The Traditional Children's Games of England Scotland
& Ireland In Dictionary Form - Volume 2

With Tunes(sheet music), Singing-rhymes(lyrics), Methods Of Playing with diagrams and illustrations.

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POP GOES THE WEASEL                         63
Here's a poor widow she lives her lone, She hasn't a daughter to marry but one.
Come choose to the east, choose to the west, And choose the very one you love best.
Here's a couple married in joy,
First a girl and then a boy, Seven years after, and seven years come,
Pree * young couple kiss and have done.
—Belfast (W. H. Patterson).
III. There was a poor widow left alone, And all her children dead and gone. Come, choose you east, Come, choose you west, Take the man you love best.
Now they're married,
I wish them joy,
Every year a girl or a boy,
I hope this couple may kiss each other.
—Nairn (Rev. W. Gregor).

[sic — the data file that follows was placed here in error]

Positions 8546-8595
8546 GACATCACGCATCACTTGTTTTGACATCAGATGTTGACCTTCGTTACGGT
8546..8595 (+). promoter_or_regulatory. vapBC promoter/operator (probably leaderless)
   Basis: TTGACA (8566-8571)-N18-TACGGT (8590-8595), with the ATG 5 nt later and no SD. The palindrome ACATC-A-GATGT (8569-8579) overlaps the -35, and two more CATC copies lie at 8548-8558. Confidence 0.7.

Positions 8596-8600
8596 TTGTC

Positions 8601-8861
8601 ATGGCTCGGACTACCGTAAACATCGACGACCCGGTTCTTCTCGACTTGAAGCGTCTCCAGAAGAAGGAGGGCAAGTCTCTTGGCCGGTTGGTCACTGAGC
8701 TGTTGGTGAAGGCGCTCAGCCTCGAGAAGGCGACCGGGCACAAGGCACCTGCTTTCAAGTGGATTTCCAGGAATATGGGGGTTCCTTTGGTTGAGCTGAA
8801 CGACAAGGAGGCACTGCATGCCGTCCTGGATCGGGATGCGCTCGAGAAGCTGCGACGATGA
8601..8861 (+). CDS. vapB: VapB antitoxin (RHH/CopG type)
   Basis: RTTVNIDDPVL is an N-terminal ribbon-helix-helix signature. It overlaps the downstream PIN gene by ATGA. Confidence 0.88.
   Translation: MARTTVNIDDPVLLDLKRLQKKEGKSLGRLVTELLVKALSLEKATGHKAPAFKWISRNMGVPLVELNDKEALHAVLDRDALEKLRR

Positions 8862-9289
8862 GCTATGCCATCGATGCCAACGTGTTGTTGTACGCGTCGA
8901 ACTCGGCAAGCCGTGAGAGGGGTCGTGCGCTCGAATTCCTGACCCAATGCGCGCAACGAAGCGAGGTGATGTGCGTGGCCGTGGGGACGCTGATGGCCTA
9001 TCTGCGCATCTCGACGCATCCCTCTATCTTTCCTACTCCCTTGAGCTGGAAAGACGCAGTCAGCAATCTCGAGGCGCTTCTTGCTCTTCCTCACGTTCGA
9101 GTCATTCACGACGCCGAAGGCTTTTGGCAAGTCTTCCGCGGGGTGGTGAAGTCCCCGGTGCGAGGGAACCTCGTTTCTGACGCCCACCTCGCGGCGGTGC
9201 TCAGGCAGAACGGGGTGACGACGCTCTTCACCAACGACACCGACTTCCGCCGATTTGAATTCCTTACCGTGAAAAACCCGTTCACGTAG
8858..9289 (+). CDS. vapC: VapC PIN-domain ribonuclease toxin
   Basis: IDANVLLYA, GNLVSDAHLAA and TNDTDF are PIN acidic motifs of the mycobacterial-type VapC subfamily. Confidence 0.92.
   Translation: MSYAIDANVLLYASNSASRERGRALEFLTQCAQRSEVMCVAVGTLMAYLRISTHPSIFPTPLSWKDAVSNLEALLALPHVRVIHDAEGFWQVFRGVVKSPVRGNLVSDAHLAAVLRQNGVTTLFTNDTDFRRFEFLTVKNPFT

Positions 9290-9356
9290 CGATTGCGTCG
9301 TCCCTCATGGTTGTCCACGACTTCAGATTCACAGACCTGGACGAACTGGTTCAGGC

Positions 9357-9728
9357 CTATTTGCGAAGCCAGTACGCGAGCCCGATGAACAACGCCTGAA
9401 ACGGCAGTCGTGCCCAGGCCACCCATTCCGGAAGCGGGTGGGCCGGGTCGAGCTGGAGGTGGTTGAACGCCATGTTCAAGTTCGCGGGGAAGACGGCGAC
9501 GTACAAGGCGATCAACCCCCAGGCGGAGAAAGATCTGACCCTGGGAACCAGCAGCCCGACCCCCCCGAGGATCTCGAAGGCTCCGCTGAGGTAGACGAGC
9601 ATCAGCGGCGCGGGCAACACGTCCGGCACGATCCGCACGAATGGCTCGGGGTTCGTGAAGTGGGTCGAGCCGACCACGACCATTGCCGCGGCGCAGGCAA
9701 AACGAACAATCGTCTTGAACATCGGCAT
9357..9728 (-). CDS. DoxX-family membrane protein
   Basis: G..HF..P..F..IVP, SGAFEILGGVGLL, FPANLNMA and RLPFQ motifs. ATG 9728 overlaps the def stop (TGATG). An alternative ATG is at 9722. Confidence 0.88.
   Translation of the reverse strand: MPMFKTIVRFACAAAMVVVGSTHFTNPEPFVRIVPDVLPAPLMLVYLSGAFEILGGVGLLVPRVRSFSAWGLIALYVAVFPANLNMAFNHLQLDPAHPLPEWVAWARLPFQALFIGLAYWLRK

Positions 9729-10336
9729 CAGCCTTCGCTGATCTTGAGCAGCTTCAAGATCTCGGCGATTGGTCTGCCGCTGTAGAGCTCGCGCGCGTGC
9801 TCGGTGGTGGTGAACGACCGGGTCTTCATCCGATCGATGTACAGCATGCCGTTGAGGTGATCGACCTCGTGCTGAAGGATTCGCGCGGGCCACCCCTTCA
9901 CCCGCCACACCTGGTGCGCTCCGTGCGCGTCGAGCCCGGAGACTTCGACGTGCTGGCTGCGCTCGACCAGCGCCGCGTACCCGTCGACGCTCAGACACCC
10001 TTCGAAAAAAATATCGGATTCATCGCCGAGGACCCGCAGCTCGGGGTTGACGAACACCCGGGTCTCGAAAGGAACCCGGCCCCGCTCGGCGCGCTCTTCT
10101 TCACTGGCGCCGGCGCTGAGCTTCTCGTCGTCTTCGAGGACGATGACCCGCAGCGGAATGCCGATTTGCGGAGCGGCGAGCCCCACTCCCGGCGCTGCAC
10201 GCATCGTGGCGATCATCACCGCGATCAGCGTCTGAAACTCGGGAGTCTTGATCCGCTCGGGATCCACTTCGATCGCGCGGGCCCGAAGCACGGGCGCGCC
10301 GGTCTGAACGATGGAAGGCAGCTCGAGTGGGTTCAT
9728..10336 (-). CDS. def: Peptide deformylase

(b)   One child is chosen to act the part of the widow. The players join hands and form a circle. The widow takes her stand in the centre of the circle in a posture indicating sorrow. The girls in the circle trip round and round, and sing the first five lines. The widow then chooses one of the ring. The ring then sings the marriage formula, the two kiss each other, and the game is continued, the one chosen to be the mate of the first widow becoming the widow in turn (Nairn).
(c)  This game is probably the same as " Silly Old Man." Two separate versions may have arisen by girls playing by themselves without boys.
Pop Goes the Weasel
Half a pound of tup'ny rice,
Half a pound of treacle; Mix it up and make it nice, Pop goes the weasel.
—Earls Heaton (Herbert Hardy). * Sometimes "pray," but "pree" seems to be the Scotch for taste:—"pree her moo " = taste her mouth = to kiss.

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